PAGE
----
American Countryside: Flip This Town

February 15, 2017 03:18 PM

Most small towns in America are plagued with empty storefronts and a loss of historical significance. Ron Drake is one of the few bringing new life into these towns.  

Nearly 20 years ago, equipped with experience in home restoration and drywall, Drake moved from California to Siloam Springs, Ark. He began buying area homes, updating them and then reselling.    

Drake’s success in restoring homes led to an interest in doing the same for old buildings in the downtown area. But he ran into financial roadblocks. While he could readily find financing to restore homes, it was a different story for downtown storefronts. “My banker said, ‘Ron, if someone gave you these buildings, I couldn’t give you the money to restore them,’” Drake remembers.

He quickly went to work, partnering with others to finance the acquisition and restoration of the town’s old storefronts. One led to more, until he started consulting with other towns to unveil history’s gems once again.

“There are not many people helping small-town America,” Drake says. “To find someone willing to help a town of 3,000 people, it’s tough.”  

Too often, people don’t believe they can bring their downtown back to life. “Ironically, the biggest challenge a small town has is psychological,” Drake says. “Downtown restoration is not brick and mortar. It’s restoration of the mind—believing it’s possible.”

Drake works to bring people together in a small town through a shared vision for what can be created. In his book, “Flip This Town,” he shares stories and tips for revitalizing a town.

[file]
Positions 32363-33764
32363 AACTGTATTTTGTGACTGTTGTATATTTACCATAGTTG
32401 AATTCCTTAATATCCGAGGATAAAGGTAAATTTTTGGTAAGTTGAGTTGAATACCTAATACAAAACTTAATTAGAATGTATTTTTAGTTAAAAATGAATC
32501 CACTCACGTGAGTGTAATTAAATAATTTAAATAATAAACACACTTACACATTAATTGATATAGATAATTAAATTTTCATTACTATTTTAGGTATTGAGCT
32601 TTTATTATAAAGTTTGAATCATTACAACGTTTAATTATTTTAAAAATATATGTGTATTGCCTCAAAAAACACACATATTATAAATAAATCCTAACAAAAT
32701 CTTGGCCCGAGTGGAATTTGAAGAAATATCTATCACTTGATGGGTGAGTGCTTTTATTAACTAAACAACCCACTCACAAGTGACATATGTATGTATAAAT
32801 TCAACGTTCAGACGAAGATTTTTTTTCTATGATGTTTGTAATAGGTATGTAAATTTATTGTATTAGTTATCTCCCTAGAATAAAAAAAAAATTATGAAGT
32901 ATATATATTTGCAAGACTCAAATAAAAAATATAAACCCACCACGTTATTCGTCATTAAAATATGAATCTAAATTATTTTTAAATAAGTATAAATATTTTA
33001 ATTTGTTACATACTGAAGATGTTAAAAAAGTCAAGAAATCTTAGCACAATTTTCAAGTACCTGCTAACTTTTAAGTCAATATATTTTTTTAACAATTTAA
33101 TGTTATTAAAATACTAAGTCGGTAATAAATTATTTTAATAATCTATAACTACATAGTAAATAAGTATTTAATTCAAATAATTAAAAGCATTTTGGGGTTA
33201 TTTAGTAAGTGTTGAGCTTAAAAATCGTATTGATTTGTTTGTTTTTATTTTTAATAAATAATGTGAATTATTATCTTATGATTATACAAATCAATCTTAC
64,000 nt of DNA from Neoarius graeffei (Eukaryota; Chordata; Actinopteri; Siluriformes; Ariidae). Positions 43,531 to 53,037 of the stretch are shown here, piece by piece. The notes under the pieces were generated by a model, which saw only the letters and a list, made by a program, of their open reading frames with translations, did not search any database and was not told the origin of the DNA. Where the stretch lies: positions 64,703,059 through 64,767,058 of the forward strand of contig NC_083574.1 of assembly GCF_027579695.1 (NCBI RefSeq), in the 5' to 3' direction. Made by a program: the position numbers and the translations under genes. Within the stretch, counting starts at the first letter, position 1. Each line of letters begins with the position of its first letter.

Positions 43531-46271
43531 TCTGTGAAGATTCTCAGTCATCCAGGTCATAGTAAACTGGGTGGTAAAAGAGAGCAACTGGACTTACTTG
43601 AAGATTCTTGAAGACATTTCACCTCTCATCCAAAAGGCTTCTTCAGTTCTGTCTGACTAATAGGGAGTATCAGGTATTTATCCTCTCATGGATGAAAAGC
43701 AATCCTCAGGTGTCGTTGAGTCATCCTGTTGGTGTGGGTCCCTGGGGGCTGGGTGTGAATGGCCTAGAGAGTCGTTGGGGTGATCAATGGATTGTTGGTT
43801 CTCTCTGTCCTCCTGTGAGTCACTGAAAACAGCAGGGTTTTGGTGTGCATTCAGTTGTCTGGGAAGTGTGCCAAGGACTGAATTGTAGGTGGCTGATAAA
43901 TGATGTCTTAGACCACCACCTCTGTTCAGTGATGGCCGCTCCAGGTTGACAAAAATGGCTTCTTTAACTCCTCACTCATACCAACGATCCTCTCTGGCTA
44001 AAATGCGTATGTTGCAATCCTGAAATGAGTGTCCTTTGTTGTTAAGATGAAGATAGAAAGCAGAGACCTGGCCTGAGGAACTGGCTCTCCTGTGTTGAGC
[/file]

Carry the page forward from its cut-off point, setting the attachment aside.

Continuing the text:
People in every community have the ability to do great things, he adds. Some people can help with financials, while others secure businesses to set up shop in restored buildings. Creating new living spaces and economic drivers is Drake’s hallmark strategy. 

“I always encourage people to look up. We have a tendency to just see at eye level,” he notes. “A couple who pays $750 per month for a downtown loft generates $9,000 to $11,000 of economic activity downtown.” 

Economics aside, start with a dream. “Walk through and just imagine the space,” he says. “What are your core strengths and opportunities?”

“American Countryside” is heard each weekday on a network of 100 radio stations, regularly on “U.S. Farm Report” TV and on demand via the Farm Journal Radio app. For details, visit www.American 


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